And, when we analytically compare these two rights we all care about, no matter how attached we are to the idea of absolute ownership, it is possible to realize that we wouldn’t want to be put in positions that would equate to giving up to our private life. The employee status would be such a position, if we considered that the employee gives up private life when arriving at the office. Or that the employee must bring his/her own equipment from home in order to keep in touch with the world during office hours. And, as the legal regulations are made also to ensure social balance, this time the employer is sacrificed, finding itself in the situation of not being able to use its property solely as desired. This was pretty much the thinking that generated the regulations mentioned herein.
If you are an employer, you have two options – to be outraged by the pressure of these restrictive regulations that you cannot change, or to be prepared.

You are an employer. What to do to be prepared:

  • Develop a policy regarding the acceptable use of IT resources, indicating how long, in which manner and under which terms is the employee allowed to use them, instead of imposing an absolute interdiction on the use of IT&C equipment;
  • Implement an IT equipment handover – receipt procedure when the employee leaves the company, which foresees the obligation of the employee to take over and delete all personal data from the company’s media, including correspondence, photos, etc., instead of looking for hundreds or even thousands of emails in the archive after the employee’s departure, in response to their request for access. On a side note – an EU Court recently ruled that the request for access to the employee’s email archive may be excessive, but that does not mean that things could not be seen differently by other Courts.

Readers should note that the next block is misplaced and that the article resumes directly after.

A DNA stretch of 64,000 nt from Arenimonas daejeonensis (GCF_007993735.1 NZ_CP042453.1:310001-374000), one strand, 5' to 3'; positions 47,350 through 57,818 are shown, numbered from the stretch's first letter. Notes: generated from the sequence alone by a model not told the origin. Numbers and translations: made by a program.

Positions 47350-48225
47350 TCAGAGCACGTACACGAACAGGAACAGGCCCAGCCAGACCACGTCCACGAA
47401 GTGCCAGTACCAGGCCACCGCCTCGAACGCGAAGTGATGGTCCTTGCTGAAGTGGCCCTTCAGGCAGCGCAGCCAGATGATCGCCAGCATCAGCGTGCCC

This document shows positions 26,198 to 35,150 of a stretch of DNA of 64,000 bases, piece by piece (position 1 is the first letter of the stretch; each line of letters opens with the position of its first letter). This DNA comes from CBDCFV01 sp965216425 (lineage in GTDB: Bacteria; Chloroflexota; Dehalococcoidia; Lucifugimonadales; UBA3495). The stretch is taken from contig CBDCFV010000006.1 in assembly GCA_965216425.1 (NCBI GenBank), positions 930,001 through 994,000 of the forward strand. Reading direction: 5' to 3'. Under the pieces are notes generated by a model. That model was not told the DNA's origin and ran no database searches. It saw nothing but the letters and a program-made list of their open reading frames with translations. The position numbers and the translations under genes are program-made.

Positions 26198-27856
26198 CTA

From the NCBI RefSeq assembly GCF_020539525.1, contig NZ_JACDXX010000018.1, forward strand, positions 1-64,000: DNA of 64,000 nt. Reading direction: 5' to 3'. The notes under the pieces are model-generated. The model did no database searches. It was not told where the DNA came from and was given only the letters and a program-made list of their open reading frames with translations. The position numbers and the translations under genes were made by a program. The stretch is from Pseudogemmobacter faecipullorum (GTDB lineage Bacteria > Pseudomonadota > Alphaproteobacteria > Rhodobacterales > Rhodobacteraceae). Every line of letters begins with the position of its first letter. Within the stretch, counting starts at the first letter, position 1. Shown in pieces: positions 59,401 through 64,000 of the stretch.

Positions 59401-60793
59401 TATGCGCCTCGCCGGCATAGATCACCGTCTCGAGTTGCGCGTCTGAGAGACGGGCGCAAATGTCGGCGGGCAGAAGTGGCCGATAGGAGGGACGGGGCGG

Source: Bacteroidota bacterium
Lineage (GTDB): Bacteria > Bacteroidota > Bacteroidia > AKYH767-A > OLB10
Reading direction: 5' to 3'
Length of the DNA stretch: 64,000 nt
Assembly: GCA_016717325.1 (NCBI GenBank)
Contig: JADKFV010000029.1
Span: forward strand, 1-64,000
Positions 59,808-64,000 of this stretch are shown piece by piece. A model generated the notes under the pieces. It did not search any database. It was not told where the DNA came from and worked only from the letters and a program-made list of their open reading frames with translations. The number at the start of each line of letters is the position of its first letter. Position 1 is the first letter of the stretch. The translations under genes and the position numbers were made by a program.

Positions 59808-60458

• Establish in the internal regulations the employee’s obligation of labelling private correspondence or other personal data with the word “Personal”, which will ease the rapid identification of personal data during the process of handover – receipt;
  • Establish in the internal regulations the conditions in which you can access the employee’s equipment in his/her absence, in order not to be exposed to accusations of violation of privacy. In the case of Libert v. France, it was established that the employer can access the employee’s electronic files in his/her absence, having a legitimate interest in verifying whether they were used in accordance with the contractual stipulations and the company rules. If the files have not been labelled as “personal”, the presumption is that they are for professional use.
  • Inform the employees on any monitoring of the IT resources that you wish to undertake, before doing it. Whether it is about monitoring the traffic volume or the content of the correspondence, the monitoring is possible if and to the extent in which the employer can prove a legitimate interest in doing so, and if the employee has been previously informed about the employer’s intention. The idea is that the employers should try to prevent the employees’ inadequate behaviour, rather than securing more intrusive means for fighting against them.

Whether we are an employee, or an employer, in the age we live in we are united by a common denominator – We’re worth what our data’s worth. Let’s treat it wisely.

andreea-vlantoiu @en gdpr @en